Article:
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Salad Fork vs Dinner Fork: Difference in Size and Which to Use First

Salad Fork vs Dinner Fork

Salad Fork vs Dinner Fork: Difference in Size and Which to Use First

Imagine you’re attending a dinner party or eating at an expensive restaurant. When the first course is served, you reach for a fork and realize there’s more silverware next to your plate than you’re used to. To avoid using the wrong one, you quickly search for the difference between a salad fork vs dinner fork.

The main difference between a salad fork and a dinner fork is the size and shape of the fork. A salad fork is specifically for salad or vegetables, so it’s shorter and less sharp than a dinner fork. The dinner fork is for the main course so it’s longer and sharper. The order they’re in will depend on whether the salad or main course is served first.

If you’re headed to a fancy dinner or party and need to know the proper etiquette for silverware usage, we’ve got you covered. Keep reading to find out the difference between a salad fork vs dinner fork and when to use each.

Close-up of fork with food on it: delicious fillet salmon, cucumber, onion, green salad on green background. Concept of healthy diet and clean eating, balanced nutrition space for text
The salad fork is a small fork for eating salads, vegetables, and other appetizers.

©Elena Eryomenko/Shutterstock.com

Salad Fork vs Dinner Fork: What Is the Difference?

Most of us aren’t used to using more than one fork for our meals. However, if you ever attend a dinner party or eat in an expensive restaurant, you may be presented with multiple forks, spoons, and other silverware.

Two of the most common types of silverware in a complete set are salad forks and dinner forks. Even though they may look similar, they’re designed for different parts of the meal. Much like it sounds, a salad fork is used for eating salad. It can also be used for another small plate like a vegetable appetizer or small dessert.

The main difference between a salad fork and a dinner fork is the size. Generally, the salad fork will be one size smaller than the dinner fork. The tips of the salad fork are also different from the dinner fork. While the tips of the salad fork are sharp enough to grab lettuce or vegetables, they’re also rounder than the dinner fork since they’re for salad or vegetables, not meat..

What is a Salad Fork?

A salad fork, true to its name, is the fork used to eat the salad before a meal. If you’re looking down at your dinner plate and need a quick way to identify the salad fork, the salad fork will generally be the smallest out of all the forks. It will also likely be the one farthest to the left.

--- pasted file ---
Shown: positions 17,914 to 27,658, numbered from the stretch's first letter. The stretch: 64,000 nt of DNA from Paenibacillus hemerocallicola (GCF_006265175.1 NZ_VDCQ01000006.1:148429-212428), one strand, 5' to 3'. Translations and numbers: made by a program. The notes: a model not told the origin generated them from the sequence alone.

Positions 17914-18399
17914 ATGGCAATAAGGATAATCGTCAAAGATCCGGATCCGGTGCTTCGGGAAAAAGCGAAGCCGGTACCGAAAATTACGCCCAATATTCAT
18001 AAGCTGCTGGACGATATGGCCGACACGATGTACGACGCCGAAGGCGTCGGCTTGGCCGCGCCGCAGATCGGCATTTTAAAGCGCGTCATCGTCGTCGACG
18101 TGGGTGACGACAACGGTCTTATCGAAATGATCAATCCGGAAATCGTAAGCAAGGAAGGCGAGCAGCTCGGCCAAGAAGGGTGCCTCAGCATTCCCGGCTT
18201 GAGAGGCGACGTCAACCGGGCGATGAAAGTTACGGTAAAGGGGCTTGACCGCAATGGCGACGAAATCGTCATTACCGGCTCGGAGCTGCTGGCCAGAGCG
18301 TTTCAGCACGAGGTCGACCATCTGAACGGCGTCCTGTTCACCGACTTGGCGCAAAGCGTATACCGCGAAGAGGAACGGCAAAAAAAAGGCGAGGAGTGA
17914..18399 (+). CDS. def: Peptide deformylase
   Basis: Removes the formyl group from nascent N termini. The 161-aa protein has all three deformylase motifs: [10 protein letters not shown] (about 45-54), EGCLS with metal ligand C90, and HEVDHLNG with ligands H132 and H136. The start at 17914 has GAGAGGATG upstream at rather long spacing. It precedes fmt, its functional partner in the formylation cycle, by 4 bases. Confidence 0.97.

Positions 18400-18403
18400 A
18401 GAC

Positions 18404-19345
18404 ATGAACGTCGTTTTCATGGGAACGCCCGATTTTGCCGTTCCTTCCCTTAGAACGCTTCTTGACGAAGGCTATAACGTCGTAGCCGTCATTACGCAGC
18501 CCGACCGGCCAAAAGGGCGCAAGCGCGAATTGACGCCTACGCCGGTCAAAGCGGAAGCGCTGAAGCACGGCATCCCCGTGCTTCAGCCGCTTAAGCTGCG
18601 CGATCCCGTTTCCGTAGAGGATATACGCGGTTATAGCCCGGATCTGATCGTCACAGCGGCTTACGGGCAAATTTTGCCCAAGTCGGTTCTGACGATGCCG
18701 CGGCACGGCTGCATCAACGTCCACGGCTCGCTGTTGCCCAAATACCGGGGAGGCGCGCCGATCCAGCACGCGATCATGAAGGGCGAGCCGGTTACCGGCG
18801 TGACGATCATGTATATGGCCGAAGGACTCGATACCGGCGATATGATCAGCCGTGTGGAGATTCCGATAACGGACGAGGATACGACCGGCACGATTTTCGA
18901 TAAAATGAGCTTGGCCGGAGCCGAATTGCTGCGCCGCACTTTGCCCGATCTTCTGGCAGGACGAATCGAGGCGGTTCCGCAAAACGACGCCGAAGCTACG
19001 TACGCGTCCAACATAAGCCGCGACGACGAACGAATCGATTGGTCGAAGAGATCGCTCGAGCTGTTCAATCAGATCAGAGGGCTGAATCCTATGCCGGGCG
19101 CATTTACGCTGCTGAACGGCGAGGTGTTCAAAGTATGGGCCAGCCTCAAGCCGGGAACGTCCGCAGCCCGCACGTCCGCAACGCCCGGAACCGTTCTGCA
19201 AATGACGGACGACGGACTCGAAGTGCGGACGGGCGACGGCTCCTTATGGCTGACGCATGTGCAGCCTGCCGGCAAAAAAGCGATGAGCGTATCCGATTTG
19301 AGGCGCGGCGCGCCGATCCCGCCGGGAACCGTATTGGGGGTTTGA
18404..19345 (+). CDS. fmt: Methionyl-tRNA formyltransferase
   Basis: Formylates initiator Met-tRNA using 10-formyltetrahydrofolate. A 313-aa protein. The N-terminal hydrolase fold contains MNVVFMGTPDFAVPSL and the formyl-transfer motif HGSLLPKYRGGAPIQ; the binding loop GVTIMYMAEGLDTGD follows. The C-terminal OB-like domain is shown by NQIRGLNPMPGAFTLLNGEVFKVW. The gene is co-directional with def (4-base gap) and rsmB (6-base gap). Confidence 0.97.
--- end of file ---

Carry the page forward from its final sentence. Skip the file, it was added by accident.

The salad fork is specifically designed to be used with salad or vegetables. It’s generally placed all the way to the left, however, there may be a different placement if the salad is served at a different time.

The salad fork will usually have four tines but it can have as few as three. Additionally, the tine farthest to the left is often wider for cutting parts of the salad or vegetables. Sometimes, you may notice that it doesn’t have this distinction and it will instead just be a smaller fork with a knife to go along with it.

The size may vary depending on which type of salad fork it is, but you know it will be smaller than the dinner fork. If there’s only one fork next to your plate, you don’t have to worry about the distinction. However, if there are multiple forks, choose the smallest one to begin your meal.

When Were Salad Forks Created?

Salad forks aren’t something we see as often nowadays. The history of salad forks may go back to the 1700s when table settings included a variety of silverware. The traditional table setting around that time usually included a salad fork, dinner fork, knife, soup spoon, and teaspoon.

Although people have been using some kind of tools to eat with for as long as humans have been around, flatware has certainly evolved over time. The silverware we associate with meals today didn’t become popular until the late 1800s and early 1900s. 

Simple table setting on green background
The dinner fork is larger and sharper than the salad fork since you use it for the main course.

©Pixel-Shot/Shutterstock.com

What is a Dinner Fork?

Once you’ve identified which fork is the salad fork, you’ll notice a larger fork at your place setting as well. The dinner fork is the larger fork for the main course of dinner. Compared to the salad fork, it will be longer and may have an additional tine. However, in most cases, the standard dinner fork will have four tines that are equal in size.

Along with the salad fork, you’ll find the dinner fork on the left side of your plate. The dinner fork may be on the left or right of any other silverware, and the order will depend on the type of courses served with the meal.